Last weekend I went to a master class where we learnt to breakthrough our fears and leave bad or unproductive habits behind. And lo and behold, Leo from Zen Habits writes a post on the very thing – he must be reading my mind!
Here are the 5 steps that he suggests can overcome beating our bad habits:
1. Figure out what your trigger is. Every habit has a trigger — something in our routine that directly precedes the habit. For smoking, I used to have multiple triggers — drinking coffee, eating a meal, stress, drinking alcohol with friends, meetings, waking up in the morning, etc.
2. Find a replacement habit. A small, positive habit to replace the old habit. Ideally it fills at least some of the needs of the old habit. Start very, very small in the beginning or you’ll be facing an uphill battle. If you want to write morning pages, don’t try to write three long-hand pages — do just five minutes. If it’s small, you beat the obstacle of dreading to do the new habit. When you check email, for example, you don’t say, “I’m going to do an hour of email now!” You say, “I’ll just check it for a second.” It often turns into more, but the point is there is a very low entry barrier.
3. Engineer positive & negative feedback. If positive feedback has built up your old habit, and negative feedback is stopping you from quitting the old habit, you need to make these powerful forces work for you and not against you. You can’t beat them, so use them. Engineer positive feedback for your new habit: make the writing (for example) really enjoyable, with a cup of coffee and a quiet, peaceful setting, and focus on the enjoyability of it, not the hard parts. If you want to meditate, focus on how relaxed it makes you, not how difficult it is.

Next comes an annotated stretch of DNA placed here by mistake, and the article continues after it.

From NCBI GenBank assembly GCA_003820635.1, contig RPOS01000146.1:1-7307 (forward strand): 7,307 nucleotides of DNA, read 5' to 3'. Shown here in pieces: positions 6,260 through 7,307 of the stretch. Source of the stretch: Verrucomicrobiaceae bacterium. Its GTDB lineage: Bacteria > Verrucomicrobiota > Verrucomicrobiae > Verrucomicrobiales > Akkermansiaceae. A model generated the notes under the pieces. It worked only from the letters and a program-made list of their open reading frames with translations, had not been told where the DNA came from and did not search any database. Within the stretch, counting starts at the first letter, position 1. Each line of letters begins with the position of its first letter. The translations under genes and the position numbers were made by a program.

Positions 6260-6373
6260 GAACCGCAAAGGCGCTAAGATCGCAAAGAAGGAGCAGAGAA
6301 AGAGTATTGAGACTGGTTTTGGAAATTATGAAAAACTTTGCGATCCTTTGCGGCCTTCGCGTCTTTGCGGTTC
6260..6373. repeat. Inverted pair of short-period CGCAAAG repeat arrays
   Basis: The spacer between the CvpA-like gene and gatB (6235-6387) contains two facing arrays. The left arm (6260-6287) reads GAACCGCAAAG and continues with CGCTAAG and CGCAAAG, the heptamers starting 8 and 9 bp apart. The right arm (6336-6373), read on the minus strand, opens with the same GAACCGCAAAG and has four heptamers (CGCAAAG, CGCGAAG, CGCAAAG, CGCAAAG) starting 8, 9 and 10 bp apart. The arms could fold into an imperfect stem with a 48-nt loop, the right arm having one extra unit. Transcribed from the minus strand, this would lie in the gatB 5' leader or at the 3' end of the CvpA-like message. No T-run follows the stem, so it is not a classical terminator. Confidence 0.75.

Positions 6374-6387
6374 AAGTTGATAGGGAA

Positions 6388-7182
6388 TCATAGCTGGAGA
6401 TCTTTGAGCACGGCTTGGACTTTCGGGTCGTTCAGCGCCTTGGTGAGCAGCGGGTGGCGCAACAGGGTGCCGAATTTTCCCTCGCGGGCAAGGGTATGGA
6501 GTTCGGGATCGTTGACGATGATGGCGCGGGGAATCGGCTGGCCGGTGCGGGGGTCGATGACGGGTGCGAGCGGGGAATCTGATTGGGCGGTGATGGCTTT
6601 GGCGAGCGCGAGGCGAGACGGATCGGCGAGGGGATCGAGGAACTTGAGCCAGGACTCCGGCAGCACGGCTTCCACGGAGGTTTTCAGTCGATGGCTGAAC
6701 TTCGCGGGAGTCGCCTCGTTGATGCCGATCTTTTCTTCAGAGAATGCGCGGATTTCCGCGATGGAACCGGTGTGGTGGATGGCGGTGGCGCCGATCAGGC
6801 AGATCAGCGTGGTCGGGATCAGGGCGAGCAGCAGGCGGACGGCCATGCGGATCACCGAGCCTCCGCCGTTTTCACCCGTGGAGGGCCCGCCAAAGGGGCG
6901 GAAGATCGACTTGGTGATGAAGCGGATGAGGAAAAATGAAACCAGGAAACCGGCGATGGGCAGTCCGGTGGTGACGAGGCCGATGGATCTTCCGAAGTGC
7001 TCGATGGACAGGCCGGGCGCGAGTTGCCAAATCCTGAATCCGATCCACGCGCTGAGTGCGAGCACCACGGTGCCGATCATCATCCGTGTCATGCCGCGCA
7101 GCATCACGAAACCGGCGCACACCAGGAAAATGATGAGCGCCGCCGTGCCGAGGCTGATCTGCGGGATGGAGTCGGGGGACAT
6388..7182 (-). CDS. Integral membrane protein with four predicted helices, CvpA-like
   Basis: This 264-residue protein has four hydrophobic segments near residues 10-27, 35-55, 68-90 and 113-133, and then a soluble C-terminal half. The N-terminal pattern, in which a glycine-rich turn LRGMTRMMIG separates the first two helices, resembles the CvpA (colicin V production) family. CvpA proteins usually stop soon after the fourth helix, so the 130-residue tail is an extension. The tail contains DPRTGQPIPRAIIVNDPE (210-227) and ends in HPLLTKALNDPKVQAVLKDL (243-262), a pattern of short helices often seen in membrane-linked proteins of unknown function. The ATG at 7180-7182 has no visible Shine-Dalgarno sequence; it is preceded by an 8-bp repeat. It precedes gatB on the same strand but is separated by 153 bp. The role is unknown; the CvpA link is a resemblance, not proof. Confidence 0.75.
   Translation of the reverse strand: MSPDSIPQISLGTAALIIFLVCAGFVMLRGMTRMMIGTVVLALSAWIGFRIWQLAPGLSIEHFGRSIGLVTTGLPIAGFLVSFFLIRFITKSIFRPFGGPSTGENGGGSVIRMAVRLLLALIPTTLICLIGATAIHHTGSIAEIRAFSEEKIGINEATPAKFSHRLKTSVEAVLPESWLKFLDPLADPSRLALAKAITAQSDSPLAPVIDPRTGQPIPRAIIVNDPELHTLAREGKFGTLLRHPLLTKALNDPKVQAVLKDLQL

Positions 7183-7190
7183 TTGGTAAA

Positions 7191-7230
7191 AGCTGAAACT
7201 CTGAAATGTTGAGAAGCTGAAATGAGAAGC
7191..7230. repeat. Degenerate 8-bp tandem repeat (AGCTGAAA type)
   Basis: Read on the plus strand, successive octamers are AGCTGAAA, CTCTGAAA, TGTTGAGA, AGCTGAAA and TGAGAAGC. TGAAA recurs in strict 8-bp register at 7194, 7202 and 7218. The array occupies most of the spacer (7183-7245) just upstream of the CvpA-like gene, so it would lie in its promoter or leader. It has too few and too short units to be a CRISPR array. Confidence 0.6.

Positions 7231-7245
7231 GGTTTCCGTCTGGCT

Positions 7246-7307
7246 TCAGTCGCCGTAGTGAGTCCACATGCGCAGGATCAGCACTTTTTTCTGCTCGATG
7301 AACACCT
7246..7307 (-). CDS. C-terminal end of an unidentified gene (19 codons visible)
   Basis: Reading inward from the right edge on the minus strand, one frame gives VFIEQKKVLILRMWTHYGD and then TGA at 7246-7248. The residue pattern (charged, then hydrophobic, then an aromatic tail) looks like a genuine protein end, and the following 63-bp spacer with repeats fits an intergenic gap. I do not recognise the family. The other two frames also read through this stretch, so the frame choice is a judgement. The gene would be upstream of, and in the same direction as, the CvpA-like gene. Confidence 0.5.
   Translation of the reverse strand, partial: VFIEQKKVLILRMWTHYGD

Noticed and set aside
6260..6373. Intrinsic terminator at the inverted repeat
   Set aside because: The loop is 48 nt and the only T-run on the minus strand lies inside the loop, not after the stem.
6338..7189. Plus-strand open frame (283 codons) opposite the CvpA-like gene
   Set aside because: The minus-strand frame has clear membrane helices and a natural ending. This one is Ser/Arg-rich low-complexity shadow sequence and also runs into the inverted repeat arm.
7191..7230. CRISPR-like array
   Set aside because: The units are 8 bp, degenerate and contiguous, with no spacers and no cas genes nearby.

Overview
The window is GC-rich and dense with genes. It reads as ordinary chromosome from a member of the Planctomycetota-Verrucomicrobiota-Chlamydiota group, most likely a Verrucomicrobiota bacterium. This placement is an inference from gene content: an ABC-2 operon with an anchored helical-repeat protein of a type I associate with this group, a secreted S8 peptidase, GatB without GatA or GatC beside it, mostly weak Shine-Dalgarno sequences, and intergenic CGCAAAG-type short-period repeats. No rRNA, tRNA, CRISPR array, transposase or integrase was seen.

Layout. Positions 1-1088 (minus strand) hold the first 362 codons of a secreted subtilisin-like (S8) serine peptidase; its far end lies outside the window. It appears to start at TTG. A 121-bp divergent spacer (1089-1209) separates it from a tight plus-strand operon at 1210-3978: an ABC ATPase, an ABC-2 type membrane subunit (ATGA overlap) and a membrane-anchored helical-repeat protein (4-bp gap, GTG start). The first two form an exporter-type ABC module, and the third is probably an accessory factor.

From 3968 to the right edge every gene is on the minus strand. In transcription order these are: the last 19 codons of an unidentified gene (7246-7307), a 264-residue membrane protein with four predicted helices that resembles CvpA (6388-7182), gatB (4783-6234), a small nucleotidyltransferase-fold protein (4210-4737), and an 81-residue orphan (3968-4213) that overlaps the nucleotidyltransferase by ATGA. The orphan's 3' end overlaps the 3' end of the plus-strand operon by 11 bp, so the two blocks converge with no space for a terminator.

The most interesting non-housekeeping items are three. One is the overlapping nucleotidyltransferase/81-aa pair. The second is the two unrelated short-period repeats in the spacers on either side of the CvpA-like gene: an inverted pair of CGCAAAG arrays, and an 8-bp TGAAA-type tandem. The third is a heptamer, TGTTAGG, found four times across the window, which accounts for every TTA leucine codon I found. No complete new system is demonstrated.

Do the same for negative feedback for not doing the new habit. If you don’t do the new habit, what’s the consequence? Usually, nothing. You check email, feel a little guilty, but no one knows, nothing bad happens. So engineer a different consequence: tell the world (or a small group of friends) you’re going to change — announce it through Twitter, Facebook, G+, email, blog. And report your success (or failure) every single day. When the world is watching, you want to succeed. Have accountability partners. Don’t let yourself slide secretly.
4. Do the new habit immediately after the trigger, consistently. If you can do it for a month, you’ll probably have a new habit. A new habit is built by doing an action immediately after a trigger, repeatedly, for a certain number of repetitions. There is no set number — it depends on how easy the habit is (which is why I suggest starting as easy as possible) and how consistent you are in repeating it. Report to your accountability group after you do the habit.
5. Beat the urge to do the old habit. The urge will come, I guarantee you. This is where you say, “But I don’t have the willpower!” Yes, you do. Everyone does, but they just don’t know the tricks. I’m going to teach you the tricks so you have no excuses:
Continue reading the full article here: http://zenhabits.net/will/#more-8349